The large majority of Germany’s population supports the transition to renewable energy and the nation’s policies have been successful in meeting that goal, according to a report commissioned by the Solar Energy Industries Association (SEIA) and prepared by the Brattle Group.
In fact, Solar Energy Support in Germany: A Closer Look found that Germany’s system of feed-in tariffs had been more successful than expected, delivering 35 GW of solar PV by the end of 2013. New figures by Fraunhofer ISE show that solar represented 7.0% of Germany’s electricity generation in the first half of 2014, and electricity from PV has peaked at over 50% of the nation’s mid-day demand.
According to the report, these solar penetration levels have been high enough to require modifications to both Germany’s renewable energy program and overall electricity market design. And while solar and other renewable energy sources have brought down wholesale electricity prices, solar deployment has also led to higher than anticipated costs to consumers.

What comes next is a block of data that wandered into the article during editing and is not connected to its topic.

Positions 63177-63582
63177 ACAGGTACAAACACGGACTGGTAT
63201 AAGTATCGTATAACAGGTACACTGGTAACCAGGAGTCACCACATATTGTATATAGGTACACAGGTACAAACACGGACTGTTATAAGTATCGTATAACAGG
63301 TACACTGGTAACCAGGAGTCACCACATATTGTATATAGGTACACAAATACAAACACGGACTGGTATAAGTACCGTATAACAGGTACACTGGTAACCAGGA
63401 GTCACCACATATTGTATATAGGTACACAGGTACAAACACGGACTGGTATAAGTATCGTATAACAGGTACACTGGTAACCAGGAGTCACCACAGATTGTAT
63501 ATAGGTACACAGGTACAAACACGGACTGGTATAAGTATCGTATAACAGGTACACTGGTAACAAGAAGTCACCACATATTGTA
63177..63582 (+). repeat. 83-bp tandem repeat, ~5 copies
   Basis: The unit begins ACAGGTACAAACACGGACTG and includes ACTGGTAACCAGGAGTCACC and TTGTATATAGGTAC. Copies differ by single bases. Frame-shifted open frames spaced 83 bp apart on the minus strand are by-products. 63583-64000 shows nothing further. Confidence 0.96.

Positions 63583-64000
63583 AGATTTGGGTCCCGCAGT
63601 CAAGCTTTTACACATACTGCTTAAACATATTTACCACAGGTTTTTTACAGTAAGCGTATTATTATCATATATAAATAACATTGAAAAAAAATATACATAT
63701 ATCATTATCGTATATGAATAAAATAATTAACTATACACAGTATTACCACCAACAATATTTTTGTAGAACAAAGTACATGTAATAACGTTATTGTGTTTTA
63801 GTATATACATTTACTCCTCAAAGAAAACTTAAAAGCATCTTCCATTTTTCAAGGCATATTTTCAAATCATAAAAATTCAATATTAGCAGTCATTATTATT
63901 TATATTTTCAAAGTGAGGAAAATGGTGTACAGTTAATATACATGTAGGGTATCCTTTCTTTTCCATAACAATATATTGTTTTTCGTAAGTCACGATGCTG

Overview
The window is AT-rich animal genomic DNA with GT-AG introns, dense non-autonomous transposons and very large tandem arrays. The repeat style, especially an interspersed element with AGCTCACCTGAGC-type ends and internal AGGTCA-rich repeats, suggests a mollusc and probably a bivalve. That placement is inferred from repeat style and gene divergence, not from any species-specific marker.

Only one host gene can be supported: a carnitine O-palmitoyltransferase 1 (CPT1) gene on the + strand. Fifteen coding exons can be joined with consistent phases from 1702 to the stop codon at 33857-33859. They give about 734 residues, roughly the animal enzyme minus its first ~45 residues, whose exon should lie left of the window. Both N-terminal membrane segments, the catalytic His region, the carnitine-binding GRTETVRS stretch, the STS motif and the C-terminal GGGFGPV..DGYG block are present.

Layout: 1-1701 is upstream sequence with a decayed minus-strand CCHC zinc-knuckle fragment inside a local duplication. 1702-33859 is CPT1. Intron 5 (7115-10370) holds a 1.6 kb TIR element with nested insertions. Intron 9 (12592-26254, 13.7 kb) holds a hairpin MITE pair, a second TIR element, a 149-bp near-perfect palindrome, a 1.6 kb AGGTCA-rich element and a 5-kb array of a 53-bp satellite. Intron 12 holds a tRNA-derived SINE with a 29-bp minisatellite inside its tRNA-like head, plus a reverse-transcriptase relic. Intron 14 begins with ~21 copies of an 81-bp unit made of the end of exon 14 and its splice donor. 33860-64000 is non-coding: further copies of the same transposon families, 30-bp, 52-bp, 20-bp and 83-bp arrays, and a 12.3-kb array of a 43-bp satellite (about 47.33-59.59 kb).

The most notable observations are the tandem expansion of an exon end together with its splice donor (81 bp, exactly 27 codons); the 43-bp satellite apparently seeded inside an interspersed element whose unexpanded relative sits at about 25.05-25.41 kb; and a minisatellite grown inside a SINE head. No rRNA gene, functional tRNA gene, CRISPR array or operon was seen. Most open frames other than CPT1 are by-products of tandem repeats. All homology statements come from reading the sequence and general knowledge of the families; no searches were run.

However, Brattle Group finds that this high level of PV deployment has driven down system costs 16% annually, which has resulted in much lower installed system costs than in the United States. And while the report found that program design was generally strong, it also concluded that feed-in tariff levels could have been reduced more rapidly to match falling prices for PV.
The report comes as Germany’s solar market has fallen sharply for two consecutive years, driven by cuts to its feed-in tariffs in an attempt by the previous government to reduce market volume. Germany installed slightly more than 1 GW in the first half of 2014, falling to second place among European markets behind the UK.
Additionally, the new SPD-CDU coalition government has recently passed an overhaul to the feed-in tariff system, which makes multiple changes including imposing surcharges on self-consumption systems and forcing larger PV plants into direct marketing of power.